Happy Friday, everyone! In Wednesday's post about the book Essentialism by Greg McKeown, I mentioned that I would be implementing some things to use what I learned from both Essentialism and Deep Work by Cal Newport. So that's what today's post is about. And though this is my personal plan for what I think will help me, hopefully, you'll also find something things that might work for you.
That's what nice about the concepts in these books. They're not so specific that they can't be customized. We ALL feel too busy. We ALL would like to spend time doing things that are more meaningful and essential to our lives, job, family, etc. I would venture to say most of us feel overwhelmed by technology and the noise of modern life. And when you really take a hard look at it, you see the things you are giving up because you're glued to your computer or phone. And it's not just during work time. For me, it even leaks into my personal leisure time. If I'm focused on my phone, I end up with less reading time, less time to watch TV shows, less family time, etc. No bueno.
So here's my plan for the next month (a month in which I have a NaNoWriMo style goal of writing about 50k words.)
7 Things to Reduce Distraction and Increase Focus
1. Putting a leash on social media
It may be Facebook for you or YouTube or Instagram, but for me, Twitter is where the tempting coffee pot/watercooler is in my "workplace". I don't have co-workers to chat with in person, so it's where I go to catch up. It's what I often see first when I sit down at my desk--the big wide screen of Tweetdeck with all the columns and barrage of tweets. In some ways it makes sense that I go there. If I were working in an office, I would take a few minutes to ease into the day by catching up with people at work and drinking my coffee. However, the problem with Twitter is that it's never a five-minute conversation. It's links and today's drama and cat pictures and before I know it, thirty minutes have passed or longer. And now I have all these interesting articles to read. Plus, instead of easing into my day, it's like I've started standing in the middle of Times Square. SO. MUCH. NOISE.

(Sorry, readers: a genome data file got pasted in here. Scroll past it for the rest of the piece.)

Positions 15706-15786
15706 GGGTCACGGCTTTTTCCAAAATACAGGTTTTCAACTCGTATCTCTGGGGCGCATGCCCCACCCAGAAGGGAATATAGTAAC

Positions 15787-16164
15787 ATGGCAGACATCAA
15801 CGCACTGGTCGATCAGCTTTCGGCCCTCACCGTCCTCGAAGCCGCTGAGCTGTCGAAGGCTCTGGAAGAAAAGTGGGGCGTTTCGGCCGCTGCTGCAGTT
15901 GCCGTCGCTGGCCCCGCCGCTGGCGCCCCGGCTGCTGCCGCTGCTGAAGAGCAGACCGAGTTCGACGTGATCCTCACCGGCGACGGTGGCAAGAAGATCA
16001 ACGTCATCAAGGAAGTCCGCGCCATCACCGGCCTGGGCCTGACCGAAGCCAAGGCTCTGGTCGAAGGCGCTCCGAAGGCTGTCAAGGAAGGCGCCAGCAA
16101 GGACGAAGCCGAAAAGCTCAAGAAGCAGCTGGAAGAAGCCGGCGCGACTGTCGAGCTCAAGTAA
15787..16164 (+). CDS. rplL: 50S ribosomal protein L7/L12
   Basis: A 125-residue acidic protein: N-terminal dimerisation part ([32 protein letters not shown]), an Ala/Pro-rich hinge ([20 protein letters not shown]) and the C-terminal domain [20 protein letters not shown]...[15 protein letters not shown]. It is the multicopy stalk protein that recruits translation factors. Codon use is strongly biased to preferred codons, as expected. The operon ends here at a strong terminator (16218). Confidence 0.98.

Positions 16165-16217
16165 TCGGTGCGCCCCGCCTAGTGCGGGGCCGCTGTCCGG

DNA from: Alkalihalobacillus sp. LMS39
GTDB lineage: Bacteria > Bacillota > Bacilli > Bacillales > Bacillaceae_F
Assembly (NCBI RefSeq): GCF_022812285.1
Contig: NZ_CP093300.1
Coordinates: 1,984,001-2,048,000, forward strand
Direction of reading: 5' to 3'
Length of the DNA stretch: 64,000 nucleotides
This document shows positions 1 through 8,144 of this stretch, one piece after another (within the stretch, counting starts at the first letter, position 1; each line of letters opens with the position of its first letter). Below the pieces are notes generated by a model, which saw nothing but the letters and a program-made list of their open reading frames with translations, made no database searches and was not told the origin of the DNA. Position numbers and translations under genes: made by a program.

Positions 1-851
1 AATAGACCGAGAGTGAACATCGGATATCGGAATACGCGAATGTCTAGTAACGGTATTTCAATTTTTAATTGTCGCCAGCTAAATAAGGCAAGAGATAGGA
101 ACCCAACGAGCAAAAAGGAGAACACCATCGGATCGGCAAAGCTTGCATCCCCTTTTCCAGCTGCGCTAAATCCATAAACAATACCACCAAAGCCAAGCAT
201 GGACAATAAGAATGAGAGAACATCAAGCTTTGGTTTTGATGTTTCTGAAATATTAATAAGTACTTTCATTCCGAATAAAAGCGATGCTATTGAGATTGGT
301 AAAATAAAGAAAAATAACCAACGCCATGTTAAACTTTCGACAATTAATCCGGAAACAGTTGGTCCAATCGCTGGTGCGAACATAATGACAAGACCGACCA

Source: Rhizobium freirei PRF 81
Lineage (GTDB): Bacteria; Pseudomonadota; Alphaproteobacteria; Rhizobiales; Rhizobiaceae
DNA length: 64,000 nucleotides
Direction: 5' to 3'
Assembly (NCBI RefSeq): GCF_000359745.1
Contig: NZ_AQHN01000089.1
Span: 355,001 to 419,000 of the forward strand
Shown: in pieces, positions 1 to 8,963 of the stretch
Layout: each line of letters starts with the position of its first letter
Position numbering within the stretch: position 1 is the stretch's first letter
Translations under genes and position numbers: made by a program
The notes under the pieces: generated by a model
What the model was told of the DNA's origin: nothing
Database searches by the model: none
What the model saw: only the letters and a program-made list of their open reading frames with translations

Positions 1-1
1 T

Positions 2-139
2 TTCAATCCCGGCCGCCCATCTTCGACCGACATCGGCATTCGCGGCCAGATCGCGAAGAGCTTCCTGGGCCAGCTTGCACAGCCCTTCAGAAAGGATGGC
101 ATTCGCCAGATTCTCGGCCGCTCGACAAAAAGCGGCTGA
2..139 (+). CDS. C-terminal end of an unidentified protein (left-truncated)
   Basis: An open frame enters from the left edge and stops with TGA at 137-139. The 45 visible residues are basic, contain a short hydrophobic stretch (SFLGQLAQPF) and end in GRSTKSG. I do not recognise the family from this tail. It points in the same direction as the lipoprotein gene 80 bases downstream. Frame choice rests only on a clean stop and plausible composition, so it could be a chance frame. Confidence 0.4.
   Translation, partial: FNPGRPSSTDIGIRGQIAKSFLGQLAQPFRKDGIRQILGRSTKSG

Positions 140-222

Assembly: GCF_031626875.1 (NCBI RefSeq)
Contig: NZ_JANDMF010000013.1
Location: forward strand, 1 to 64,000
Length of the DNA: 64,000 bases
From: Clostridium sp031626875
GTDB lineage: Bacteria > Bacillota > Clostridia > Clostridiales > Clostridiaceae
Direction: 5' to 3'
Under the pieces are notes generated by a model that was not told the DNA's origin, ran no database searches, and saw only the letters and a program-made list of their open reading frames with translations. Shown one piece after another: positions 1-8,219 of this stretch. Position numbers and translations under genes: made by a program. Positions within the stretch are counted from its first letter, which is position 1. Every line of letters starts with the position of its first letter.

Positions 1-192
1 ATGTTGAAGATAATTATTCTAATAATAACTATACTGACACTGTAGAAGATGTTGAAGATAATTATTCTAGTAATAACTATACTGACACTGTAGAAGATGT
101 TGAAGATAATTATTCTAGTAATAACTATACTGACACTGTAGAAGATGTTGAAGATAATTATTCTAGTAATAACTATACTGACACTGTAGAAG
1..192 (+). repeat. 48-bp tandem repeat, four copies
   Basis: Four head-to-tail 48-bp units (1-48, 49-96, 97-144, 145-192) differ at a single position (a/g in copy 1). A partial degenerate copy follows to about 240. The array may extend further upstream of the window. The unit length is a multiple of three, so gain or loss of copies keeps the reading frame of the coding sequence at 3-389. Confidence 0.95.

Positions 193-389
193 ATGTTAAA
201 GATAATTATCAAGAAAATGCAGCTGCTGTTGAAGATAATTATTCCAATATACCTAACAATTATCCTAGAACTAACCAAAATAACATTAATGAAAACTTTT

Action item: Pop in to twitter on my phone where I can only see who directly talked to me so I can respond, but don't look at the feed until my lunch break or after my writing is done for the day.
2. Blocking off internet-free time with the Hey Focus app.
I've been using Hey Focus for a while, but I was just using the 1 hour timer it has built in. I didn't realize that I could set up a schedule for it to block social media/the web at set times each day automatically. This is a great feature because a) I don't have to remember to click for focus time b) it requires no willpower because it's automatic and c) will get me in the habit of knowing exactly when my "deep work" time is.
Note: you can whitelist certain apps and websites if you need them during your deep work time. But I'm not whitelisting anything but music. Even research can distract me (What kind of car should the heroine drive? What would have been on the radio in this flashback scene in 2005?) You click for research and then you fall into a web rabbit hole of something else. I can just make a note and look that up after deep work time.
Action item: Automatic internet blocking from noon to 3pm every day for deep work/writing time.
3. Meditate before going into the Deep Work zone.
Research has shown that our mind is like our muscles. If we don't use our ability to focus, we lose it. We have to actively work with concentration in order to improve it. I know without a doubt that my ability to focus has decreased over the last few years. Maybe it's all the technology, maybe it's age, maybe it's how my career has changed, maybe a little of all. But the girl who used to consider herself laser-focused to the point of obsession at times has started wondering if she has ADD. That's...concerning.